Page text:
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Where EAST meets the Northwest

SOUL OF SAND. Soul of Sand, a suspenseful drama about a watchman and his wife who live in an abandoned mine outside Delhi and the couple’s conflict with a tyrannical landlord, screens August 21 in Portland as part of the Northwest Film Center’s Global Lens series. (Photo courtesy of Reel Illusion Films)

From The Asian Reporter, V21, #15 (August 1, 2011), page 15.

You might want to look away, but you might not be able to

Soul of Sand

Directed by Sidharth Srinivasan

Produced by Reel Illusion Films

Showing August 21 at 5:00 & 7:15pm

at the Northwest Film Center’s

Whitsell Auditorium

By Josephine Bridges
The Asian Reporter

Melodramatic violence, unsavory sex, and a heavy-handed message might make you consider giving this one a pass, but if you’ve got the stomach for it, Soul of Sand is a fascinating, even likeable, film.

Sidharth Srinivasan, with his keen eye for the unconventional and the pace of the developing world, draws the viewer into sympathy not only with his characters — well, some of his characters — but also with such unlikely objects as a sun umbrella, two mirrors with significant flaws, a mannequin, a bare light bulb, and the letter "R." Even the landscape of the abandoned mine where most of the film takes place evokes an uneasy tenderness.

The film begins with the landscape’s recent history. Accompanied by gorgeous and disturbing theme music that winds through the rest of the film and always creates a sense of shock, fields give way to factories, which fall into ruin among highways and high-rise apartment buildings. This in-between land on the outskirts of Delhi known as the National Capital Region is, as one character says, "neither city nor village." Soul of Sand is also set at the juncture in between tradition and modernity.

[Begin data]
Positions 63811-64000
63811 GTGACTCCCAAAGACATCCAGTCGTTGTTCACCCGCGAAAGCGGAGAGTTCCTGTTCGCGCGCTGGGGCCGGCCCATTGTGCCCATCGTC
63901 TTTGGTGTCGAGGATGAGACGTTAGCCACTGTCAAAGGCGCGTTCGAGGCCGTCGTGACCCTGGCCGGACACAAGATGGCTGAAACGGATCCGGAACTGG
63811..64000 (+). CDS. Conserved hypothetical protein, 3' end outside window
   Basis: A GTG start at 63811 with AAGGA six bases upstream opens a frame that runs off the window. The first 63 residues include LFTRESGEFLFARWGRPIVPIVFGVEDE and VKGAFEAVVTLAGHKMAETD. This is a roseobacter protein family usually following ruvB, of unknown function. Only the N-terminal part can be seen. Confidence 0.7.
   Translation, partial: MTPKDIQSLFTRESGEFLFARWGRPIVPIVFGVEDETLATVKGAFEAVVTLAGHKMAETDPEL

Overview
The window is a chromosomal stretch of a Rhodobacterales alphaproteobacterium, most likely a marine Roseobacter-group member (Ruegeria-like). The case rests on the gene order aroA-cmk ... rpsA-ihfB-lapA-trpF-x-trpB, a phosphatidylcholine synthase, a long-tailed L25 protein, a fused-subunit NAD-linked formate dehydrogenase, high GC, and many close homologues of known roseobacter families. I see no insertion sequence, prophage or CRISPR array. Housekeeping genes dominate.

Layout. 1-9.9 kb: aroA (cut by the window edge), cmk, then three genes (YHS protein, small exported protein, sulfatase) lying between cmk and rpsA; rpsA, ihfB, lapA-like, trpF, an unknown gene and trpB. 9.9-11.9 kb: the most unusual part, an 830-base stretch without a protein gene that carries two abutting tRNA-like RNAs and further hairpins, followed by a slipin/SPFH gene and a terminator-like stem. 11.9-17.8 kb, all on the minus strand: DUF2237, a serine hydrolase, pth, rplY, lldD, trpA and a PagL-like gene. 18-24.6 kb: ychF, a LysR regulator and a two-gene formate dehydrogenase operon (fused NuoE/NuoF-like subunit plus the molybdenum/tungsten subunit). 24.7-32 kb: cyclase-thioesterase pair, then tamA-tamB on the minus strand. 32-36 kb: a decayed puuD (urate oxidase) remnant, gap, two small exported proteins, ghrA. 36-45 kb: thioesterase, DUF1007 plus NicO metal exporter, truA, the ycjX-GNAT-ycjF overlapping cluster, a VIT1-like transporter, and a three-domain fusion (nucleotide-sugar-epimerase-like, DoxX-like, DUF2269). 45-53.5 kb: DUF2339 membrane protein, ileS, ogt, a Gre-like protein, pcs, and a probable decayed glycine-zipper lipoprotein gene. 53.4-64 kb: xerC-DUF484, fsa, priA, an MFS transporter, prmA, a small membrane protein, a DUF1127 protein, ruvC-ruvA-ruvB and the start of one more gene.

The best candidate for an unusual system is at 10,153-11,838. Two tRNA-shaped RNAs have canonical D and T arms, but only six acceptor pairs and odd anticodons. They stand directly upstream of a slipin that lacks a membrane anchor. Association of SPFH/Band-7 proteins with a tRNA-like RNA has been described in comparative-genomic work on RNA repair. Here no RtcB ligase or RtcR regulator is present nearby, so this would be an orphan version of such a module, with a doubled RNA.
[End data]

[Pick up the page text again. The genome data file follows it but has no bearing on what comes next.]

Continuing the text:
The plot is simple enough. A watchman and his wife live at an abandoned silica mine, which seems not much in need of any watchmen, let alone a watchman as diligent, even devoted, as this one. The watchman and his wife carry on an old argument, a corrupt policeman wanders by for bribes, the despicable landlord appears and sends the watchman off to a distant McDonald’s to buy his lunch so the landlord can spend some time with the watchman’s wife in what is surely one of the most repugnant sex scenes in all of cinema.

But the manageable, if unpleasant, routine is shattered when the landlord’s daughter — whose hand in marriage has been promised to a potential buyer of the mine, a businessman who talks on his mobile phone while the landlord obliviously extols the virtues of the property — and her lower-caste lover arrive in the dark and ask for refuge. Meanwhile, a masked killer, the very embodiment of evil, stalks the runaways.

"It’s not in my nature to leave a trail behind," he threatens another character with whom he forms a brief alliance. True to his word, the only trail he leaves is made of bodies.

Soul of Sand is a thriller, and there is plenty of suspense, but there are also a number of slow, contemplative, almost dreamlike sequences: Wind stirs low bushes in a landscape of rocks. A bird sits on a window grating, and another comes to join it. A barber who plies his trade under a tree — his mirror and price list hanging on the trunk — dispenses philosophy along with tonsorial services. The watchman, in an uncharacteristically playful frame of mind, climbs into one of the rusting machines in his charge, and the viewer glimpses the world of his imagination. The watchman’s wife secretly tries on the sari her husband has bought as a wedding gift for the landlord’s daughter, and the viewer yearns for a glimpse at the world of her imagination, but her reverie is cut short by an unexpected visitor.

Wonderful acting, a fine script, stunning cinematography, an unforgettable soundtrack: What more could you ask? You might want to look away on a few occasions. You might not be able to.

Soul of Sand is screening Sunday, August 21 at 5:00 and 7:15pm at the Northwest Film Center’s Whitsell Auditorium, located at 1219 S.W. Park Avenue in Portland. To learn more, call (503) 221-1156, or visit <> or <>.